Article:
A former associate of Deputy President David Mabuza has finally withdrawn a claim for a loss of profit against the Mpumalanga department of agriculture, rural development, land and environmental affairs in a R187 million tender to provide tractors (and maintain them) to subsistence farmers.
The department had awarded the three-year contract to Bay Drive 158 in 2011. However, for unexplained reasons, payments were stopped after the company had only rendered services amounting to R42.6 million.
Bay Drive had claimed in a letter of demand dated October 21 2016 that it had lost a profit of R8.7 million, which it would have earned for providing the rest of the service worth R145.3 million.
Agriculture, rural development, land and environmental affairs head Cain Chunda confirmed this week that the matter would be taken off the court roll after Bay Drive director Harrington Dhlamini indicated that he had withdrawn the claim.
He added that the department had been able to save money from such claims.
Dhlamini’s involvement with the department in these kinds of tenders began in 2008, when his company Sizwangendaba/Lowveld Trekker JV – which he co-owned with former partner Patrick Chirwa and a joint venture partner, Lowveld Trekkers – was awarded a similar tender worth R230 million.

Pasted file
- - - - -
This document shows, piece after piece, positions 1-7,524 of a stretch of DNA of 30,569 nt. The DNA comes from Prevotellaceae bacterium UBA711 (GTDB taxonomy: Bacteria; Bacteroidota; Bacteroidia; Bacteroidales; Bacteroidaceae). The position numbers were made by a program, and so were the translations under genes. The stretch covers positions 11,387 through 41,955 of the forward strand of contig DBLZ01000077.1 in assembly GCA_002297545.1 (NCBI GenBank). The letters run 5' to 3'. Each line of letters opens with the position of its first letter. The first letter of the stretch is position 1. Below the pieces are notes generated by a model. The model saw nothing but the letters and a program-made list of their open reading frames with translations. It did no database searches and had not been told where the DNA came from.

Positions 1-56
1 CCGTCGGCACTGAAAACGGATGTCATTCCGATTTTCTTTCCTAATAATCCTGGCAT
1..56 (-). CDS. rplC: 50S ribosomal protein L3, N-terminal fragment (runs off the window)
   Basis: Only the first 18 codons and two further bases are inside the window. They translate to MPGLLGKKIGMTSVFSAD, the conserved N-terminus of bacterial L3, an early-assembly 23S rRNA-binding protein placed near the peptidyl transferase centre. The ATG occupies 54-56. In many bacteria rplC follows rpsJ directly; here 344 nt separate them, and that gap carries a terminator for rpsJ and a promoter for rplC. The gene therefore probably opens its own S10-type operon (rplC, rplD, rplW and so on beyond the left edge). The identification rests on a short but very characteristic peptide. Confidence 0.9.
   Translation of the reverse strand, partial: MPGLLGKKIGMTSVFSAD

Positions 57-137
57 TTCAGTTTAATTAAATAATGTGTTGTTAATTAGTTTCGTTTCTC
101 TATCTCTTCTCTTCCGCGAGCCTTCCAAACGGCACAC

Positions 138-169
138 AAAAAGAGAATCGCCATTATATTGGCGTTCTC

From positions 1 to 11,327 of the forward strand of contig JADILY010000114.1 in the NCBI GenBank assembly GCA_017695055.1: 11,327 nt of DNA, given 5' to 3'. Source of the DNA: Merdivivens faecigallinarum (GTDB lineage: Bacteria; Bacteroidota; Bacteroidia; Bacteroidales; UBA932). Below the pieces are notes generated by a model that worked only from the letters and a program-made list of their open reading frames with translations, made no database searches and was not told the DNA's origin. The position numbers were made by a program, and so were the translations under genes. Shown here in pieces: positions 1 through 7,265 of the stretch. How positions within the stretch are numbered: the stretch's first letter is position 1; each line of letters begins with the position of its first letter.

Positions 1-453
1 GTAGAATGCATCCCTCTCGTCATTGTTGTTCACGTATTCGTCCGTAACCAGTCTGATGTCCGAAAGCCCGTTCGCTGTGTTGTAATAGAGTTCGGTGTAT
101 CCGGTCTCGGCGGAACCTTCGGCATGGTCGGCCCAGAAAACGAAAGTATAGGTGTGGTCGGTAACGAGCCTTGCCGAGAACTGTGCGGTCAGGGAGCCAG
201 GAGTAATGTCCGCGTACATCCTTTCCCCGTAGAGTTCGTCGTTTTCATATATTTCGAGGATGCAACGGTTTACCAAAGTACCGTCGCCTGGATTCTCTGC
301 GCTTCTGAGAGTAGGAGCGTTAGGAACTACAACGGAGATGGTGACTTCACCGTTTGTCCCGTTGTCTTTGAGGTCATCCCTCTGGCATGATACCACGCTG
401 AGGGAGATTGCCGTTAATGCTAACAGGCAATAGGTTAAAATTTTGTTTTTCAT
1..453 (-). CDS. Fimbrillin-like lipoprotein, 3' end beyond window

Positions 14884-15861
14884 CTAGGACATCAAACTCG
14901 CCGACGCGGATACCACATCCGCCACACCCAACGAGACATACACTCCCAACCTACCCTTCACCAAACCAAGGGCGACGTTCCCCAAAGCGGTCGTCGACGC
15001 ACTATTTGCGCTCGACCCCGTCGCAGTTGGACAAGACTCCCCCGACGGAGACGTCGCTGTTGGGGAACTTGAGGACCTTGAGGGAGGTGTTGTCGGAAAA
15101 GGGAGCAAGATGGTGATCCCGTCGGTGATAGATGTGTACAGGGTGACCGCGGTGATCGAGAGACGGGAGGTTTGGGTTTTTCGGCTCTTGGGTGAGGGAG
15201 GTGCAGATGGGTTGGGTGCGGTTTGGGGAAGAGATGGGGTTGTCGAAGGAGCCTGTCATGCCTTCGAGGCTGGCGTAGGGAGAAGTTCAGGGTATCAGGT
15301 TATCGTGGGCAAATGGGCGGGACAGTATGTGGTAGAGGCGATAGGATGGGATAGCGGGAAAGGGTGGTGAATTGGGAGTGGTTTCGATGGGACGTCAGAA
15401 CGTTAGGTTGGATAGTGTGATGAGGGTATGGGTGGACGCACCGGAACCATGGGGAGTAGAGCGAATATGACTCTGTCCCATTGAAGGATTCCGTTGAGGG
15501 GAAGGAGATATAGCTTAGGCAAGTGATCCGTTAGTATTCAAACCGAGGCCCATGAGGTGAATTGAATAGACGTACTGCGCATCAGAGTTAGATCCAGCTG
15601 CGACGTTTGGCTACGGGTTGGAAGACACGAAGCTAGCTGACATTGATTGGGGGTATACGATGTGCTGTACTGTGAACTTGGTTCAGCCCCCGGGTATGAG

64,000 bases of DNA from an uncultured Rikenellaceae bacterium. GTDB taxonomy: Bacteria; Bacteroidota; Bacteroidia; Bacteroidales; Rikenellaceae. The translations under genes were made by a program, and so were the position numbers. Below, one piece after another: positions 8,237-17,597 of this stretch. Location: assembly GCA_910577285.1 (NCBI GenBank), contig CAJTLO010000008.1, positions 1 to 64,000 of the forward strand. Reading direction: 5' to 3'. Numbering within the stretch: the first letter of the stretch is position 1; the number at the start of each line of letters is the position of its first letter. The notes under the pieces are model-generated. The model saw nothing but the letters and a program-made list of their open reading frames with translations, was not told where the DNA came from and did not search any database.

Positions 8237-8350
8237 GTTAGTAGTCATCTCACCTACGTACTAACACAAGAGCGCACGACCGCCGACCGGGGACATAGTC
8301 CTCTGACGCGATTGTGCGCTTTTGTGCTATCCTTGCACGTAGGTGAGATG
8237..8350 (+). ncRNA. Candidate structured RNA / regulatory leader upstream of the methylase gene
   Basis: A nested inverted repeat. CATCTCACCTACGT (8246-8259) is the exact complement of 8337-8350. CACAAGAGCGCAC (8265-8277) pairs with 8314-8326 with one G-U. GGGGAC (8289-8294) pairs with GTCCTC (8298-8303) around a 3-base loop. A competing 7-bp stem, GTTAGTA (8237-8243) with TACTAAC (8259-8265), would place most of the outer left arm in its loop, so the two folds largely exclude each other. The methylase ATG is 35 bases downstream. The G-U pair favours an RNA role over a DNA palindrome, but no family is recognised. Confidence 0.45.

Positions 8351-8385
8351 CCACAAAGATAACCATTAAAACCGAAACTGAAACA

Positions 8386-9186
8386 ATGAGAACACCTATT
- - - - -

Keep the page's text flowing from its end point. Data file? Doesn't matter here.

However, the integrity management unit in the office of Mabuza, who was then the Mpumalanga premier – found many irregularities when the tender was investigated, including a failure to budget for the project.
Despite this, the unit’s recommendations were not implemented and the report was suppressed, allegedly because of Dhlamini’s and Chirwa’s association with Mabuza.
After City Press exposed this scandal in 2011, the contract was allowed to reach its expiry date, but it appeared then that Dhlamini was given another shot at it – this time without Chirwa.
The two men had become estranged after a fallout and had ceased doing business together.
City Press’ investigation at that time indicated that the duo were Mabuza’s co-directors in registered business entities. Dhlamini’s and Chirwa’s main business was town planning, but they also had interests in various other spheres.
Before the contract was awarded to Sizwangendaba, the service provider had been Kanjani.
Kanjani was involved in litigation with the department until June 22, when the Pretoria High Court dismissed its claim of R69 million.
According to court papers, Kanjani had submitted invoices worth R190 million, but the department had only paid about R121 million before stopping further payments on the grounds that it had discovered “invoicing irregularities”.
The court dismissed Kanjani’s claim with costs after the department lodged an application for it to do so because of Kanjani’s “undue delay over seven years”.
Judge Cassim Sardiwalla said:
“The application succeeds and Kanjani’s action, contained in its summons and under particulars of a claim issued against the department, is dismissed with costs of two counsel on the attorney and client scale, inclusive of all costs previously reserved,” he ruled.